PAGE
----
Each day I check on the events connected with the date, in part because as teacher I often find teachable moments, perhaps for my students, perhaps in my writing. I use a number of sites, among which is Scope Systems (which is sometimes a bit off, so I do crosscheck their info).
This morning I cannot focus on one event - I find myself overwhelmed with history.
Imagine a political leader saying that. In fact, imagine a conservative political leader saying that. Imagine him saying:
We do need good sex and relationship education. That education should teach people about equality and the sort of country we are - that we treat people the same whether they are straight or gay, or black or white or a man or a woman. It is important that ethos is embedded in our schooling.
You don't have to imagine. It happened. In Britain. The words are from David Cameron, Conservative Party Leader, and the main probably possibly poised to become the next Prime Minister of the UK. You can read about it in this piece in The Guardian.
Once upon a time conservatives in America looked at what the Conservative party in Britain did for their model of what to do, e.g. Maggie Thatcher on privatization. Perhaps we can remind them of that as we suggest they read this article?
KathyinBlacksburg asked that I cross-post this. It was written specifically for Daily Kos, and some of it is specifically related to that website/community
I teach government. I have periodically wrestled with whether I could continue to do so. I have come close to walking away from it, because I what I saw worried me sufficiently that I wondered what point there was - signing statements, Military Commissions Act, abandoning Geneva as "quaint" "enhanced interrogation methods," extending executive privilege to energy executive coming to the White House to craft policy could have their identities kept undisclosed, Scalia flying on a private plane across the nation to go hunting with Cheney while the last issue was pending before SCOTUS, ... was there still a meaningful constitution and political system about which to teach my students? Meanwhile, educational policy distorting the very process of school itself, depriving those most in need of real teaching and learning of the opportunity to do much beyond prep for low level tests.
Each time I hav wrestled with these issues. Each time I decided to keep teaching - "for now" - in the belief I could make a difference, and that the nation would come to its senses.
Uh, oh. Gov.-elect Bob McDonnell has informed all of us that he favors "pay for performance" for public school teachers in Virginia. Perhaps McDonnell might want to do a bit of research in the history of many failed attempts to develop merit pay plans. What are some of the problems?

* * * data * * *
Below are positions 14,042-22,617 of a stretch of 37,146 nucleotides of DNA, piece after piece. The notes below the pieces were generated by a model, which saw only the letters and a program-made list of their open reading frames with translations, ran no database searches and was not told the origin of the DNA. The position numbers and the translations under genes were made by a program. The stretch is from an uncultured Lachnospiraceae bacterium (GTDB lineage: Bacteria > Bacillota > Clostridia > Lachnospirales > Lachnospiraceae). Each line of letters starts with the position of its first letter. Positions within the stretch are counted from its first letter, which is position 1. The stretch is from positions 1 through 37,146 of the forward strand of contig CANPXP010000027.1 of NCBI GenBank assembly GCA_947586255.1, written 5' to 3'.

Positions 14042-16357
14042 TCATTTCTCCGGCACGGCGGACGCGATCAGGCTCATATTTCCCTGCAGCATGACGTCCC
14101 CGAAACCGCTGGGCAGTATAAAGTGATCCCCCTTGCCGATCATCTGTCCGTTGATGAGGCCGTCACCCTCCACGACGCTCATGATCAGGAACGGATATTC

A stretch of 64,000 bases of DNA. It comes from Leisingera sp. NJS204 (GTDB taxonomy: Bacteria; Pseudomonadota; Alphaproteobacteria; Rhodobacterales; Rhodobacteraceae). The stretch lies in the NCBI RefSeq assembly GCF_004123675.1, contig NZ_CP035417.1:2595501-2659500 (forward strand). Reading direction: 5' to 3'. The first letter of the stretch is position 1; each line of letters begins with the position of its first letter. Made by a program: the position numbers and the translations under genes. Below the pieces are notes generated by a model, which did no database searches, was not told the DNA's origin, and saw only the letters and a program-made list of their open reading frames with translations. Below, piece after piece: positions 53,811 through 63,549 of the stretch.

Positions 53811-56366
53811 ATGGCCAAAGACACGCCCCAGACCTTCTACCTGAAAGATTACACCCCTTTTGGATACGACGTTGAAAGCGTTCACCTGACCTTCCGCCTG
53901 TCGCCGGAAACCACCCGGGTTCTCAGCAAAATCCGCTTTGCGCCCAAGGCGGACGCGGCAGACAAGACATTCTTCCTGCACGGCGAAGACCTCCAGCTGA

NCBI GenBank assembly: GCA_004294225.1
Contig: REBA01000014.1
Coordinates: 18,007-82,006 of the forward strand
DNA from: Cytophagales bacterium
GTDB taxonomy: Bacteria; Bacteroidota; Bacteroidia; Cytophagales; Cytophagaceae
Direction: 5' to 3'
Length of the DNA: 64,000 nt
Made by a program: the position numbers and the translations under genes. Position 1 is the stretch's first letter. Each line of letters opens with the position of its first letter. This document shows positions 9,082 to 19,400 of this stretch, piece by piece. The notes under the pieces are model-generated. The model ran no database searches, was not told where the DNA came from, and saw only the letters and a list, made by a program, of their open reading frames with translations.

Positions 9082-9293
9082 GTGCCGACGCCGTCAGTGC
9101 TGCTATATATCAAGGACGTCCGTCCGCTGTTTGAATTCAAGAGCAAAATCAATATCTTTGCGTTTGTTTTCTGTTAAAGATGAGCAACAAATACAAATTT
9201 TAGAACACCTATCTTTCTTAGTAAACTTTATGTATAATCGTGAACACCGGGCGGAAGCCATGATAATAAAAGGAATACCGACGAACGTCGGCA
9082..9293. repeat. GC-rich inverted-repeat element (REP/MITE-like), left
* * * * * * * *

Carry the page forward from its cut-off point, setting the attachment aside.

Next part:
The most obvious problem arises from the fact that possible money available for extra pay for meritorious teachers varies. Government income is inextricably tied to business cycles. When hard times come, all of a sudden the number of teachers able to earn the designation of "best" teacher and the money that may come with that magically shrinks in order to save tax dollars.
The second, and in my mind the most important flaw, is the near impossibility of deciding who deserves extra salary for meritorious teaching. Is it that teacher who works year after year in a school in a low-income area where many parents are disengaged with their children's education? Is it those who work in schools where grinding poverty drags students down and far too many turn to crime or drugs? I don't think the best of those "warriors against ignorance" would be the first to receive recognition for the work they do.
Jonathan Kozol termed the situation in America's schools "Savage Inequalities" in his 1991 book. Believe me, things haven't changed much since then. The schools he highlighted don't see the big jumps in standardized tests that buy teachers merit pay. Yet, those schools hold many of the best teachers in America, teachers who count small victories every year as they work to inspire students to rise above what fate has dealt them.
Then, there is the ease with which merit pay can be manipulated to reward those teachers who please the superintendent or principal, those who coach the football team, those who may not deserve merit pay at all.
The last time there was a hue and cry for merit pay for teachers - or "pay for performance" if you wish - was in the 1980's during the Reagan years when 29 states initiated some form of merit pay. By the end of the 1990's, almost all of them had dropped their plans.